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mysearch

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1) As I understand the issue, we can measure the energy of CMB across its wavelength distribution, i.e. a black body distribution. The essence of the Penzias and Wilson discovery, in 1965, being that this distribution has a peak at a wavelength corresponding to 1.869mm in the microwave spectrum?

2) Is this peak wavelength then used to calculate the much-quoted CMB temperature of 2.7K via Wien’s Law?

From my reading of the accepted cosmological model, the CMB is said to be associated with the decoupling of photons and normal matter. This being a point in the expansion of the universe where the temperature falls below 3000K some 379,000 years after the Big Bang. Again, as I have understood this process, this is a temperature below which photons no longer have the energy to maintain the ionisation of hydrogen as a plasma. What surprised me was the apparent accuracy of the time this is said to have taken place.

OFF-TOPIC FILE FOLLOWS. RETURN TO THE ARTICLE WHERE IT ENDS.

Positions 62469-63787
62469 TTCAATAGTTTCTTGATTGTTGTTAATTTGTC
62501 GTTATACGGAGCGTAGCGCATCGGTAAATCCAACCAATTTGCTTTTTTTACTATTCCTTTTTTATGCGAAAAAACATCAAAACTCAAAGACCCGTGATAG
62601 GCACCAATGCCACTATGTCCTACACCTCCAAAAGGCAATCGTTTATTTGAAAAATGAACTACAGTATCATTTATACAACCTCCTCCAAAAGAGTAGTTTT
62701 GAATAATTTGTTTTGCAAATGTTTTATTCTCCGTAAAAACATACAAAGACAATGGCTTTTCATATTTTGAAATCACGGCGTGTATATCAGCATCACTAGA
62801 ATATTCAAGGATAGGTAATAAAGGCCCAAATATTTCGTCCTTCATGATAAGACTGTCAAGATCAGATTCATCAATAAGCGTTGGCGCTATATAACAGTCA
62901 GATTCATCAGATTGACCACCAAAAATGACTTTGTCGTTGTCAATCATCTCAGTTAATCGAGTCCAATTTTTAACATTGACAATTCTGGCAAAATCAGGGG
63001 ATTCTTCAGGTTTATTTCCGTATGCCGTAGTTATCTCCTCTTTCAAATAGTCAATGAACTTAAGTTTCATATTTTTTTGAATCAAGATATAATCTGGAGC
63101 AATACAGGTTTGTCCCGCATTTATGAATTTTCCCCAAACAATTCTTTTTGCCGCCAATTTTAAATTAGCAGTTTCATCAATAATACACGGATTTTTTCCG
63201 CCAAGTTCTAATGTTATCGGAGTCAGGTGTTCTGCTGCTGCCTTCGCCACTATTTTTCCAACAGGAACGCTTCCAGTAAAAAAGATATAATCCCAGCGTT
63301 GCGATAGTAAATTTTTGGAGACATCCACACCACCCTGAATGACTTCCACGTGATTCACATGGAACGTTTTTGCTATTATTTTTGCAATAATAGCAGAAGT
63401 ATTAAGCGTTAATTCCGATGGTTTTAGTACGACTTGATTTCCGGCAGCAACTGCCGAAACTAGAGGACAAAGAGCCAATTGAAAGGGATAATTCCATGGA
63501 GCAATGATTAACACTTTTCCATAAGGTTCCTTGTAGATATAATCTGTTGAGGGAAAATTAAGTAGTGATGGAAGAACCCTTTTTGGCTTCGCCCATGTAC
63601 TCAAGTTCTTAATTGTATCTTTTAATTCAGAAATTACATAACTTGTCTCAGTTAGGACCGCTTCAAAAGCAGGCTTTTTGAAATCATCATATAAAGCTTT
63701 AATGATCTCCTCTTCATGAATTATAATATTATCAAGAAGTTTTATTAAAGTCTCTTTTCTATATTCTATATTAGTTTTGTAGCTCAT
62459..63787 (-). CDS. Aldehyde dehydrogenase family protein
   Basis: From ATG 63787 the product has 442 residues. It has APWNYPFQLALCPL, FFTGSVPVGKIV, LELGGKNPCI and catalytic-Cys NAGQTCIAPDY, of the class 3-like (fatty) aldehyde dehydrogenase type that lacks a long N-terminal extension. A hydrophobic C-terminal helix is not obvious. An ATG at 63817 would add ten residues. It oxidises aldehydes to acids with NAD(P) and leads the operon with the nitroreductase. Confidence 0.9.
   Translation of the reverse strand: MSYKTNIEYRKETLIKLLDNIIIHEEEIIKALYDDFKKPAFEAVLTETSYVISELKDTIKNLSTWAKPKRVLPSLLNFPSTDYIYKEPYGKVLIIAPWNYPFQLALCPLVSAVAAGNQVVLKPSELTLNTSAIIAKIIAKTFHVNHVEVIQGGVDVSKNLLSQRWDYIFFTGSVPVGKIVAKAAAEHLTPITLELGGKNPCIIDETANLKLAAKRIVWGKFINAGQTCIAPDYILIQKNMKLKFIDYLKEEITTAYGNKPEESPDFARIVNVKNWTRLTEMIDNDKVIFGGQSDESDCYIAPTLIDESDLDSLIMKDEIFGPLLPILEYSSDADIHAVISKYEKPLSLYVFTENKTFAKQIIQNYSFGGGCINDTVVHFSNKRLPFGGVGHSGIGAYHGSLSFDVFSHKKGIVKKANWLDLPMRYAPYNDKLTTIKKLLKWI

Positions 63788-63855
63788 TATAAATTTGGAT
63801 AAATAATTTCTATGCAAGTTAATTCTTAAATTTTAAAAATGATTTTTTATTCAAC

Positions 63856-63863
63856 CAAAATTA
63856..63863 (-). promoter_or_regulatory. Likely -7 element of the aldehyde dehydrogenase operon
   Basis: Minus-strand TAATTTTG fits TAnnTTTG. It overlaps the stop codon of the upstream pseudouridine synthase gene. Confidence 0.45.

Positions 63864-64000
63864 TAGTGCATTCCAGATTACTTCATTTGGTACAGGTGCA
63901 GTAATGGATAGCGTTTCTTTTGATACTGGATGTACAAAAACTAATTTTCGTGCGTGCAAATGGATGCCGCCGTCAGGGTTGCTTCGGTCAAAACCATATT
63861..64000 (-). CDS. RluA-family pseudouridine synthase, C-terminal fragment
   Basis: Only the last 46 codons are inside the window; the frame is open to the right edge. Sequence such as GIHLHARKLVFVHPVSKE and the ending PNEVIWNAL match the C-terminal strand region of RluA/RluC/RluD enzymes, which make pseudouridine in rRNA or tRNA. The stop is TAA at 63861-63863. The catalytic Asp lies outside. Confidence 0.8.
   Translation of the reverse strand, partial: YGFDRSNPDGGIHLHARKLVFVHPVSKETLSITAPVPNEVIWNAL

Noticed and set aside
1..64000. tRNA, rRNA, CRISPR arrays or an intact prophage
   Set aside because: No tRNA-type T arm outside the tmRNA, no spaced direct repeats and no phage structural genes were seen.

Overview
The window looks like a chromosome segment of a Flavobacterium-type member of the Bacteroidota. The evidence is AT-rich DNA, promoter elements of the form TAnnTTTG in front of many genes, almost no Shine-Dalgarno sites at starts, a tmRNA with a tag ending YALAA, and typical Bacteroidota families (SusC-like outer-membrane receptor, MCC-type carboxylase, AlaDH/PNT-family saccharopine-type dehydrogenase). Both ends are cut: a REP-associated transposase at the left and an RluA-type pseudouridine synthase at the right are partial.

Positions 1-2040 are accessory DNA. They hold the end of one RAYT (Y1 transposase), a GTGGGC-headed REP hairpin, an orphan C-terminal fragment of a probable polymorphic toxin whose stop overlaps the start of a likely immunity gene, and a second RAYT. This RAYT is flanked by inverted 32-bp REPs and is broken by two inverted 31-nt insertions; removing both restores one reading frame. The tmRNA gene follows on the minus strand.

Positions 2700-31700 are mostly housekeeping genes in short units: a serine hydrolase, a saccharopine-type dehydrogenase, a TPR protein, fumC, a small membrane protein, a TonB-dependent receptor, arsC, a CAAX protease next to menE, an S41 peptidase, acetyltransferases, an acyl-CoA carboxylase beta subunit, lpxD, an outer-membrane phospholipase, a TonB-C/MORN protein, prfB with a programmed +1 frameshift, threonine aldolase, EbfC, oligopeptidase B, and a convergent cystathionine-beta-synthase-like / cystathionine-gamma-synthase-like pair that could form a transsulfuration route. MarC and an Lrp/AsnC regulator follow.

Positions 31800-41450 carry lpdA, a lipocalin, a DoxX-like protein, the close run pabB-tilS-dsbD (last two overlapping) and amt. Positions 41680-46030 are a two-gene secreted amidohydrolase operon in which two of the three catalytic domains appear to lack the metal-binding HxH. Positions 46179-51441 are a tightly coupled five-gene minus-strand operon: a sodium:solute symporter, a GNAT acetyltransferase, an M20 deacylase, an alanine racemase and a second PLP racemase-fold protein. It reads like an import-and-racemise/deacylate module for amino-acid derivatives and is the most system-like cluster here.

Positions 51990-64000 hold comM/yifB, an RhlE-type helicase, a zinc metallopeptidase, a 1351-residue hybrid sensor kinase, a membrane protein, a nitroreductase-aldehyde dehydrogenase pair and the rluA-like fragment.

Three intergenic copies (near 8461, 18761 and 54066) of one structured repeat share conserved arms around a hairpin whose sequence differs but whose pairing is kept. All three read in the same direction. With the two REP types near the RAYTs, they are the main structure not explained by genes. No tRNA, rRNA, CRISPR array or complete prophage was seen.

3) Presumably, based on Planck equation E=hf, you can work out the frequency-wavelength of photons that would have enough energy to maintain the plasma state from which I am assuming you can also determine the temperature, e.g. 3000K. However, I don’t understand how this tells you anything about how long ago it took place?

4) As a general statement, is it true that basic age and size estimates are still essentially based on the Friedmann equation, allied with the Fluid and Acceleration equations, inserting the measurement of the Hubble constant (H) and the current homogeneous density of the universe?

5) If so, is it fair to say that CMB is useful as a verification data point, but does not directly confirm the age or size of the universe?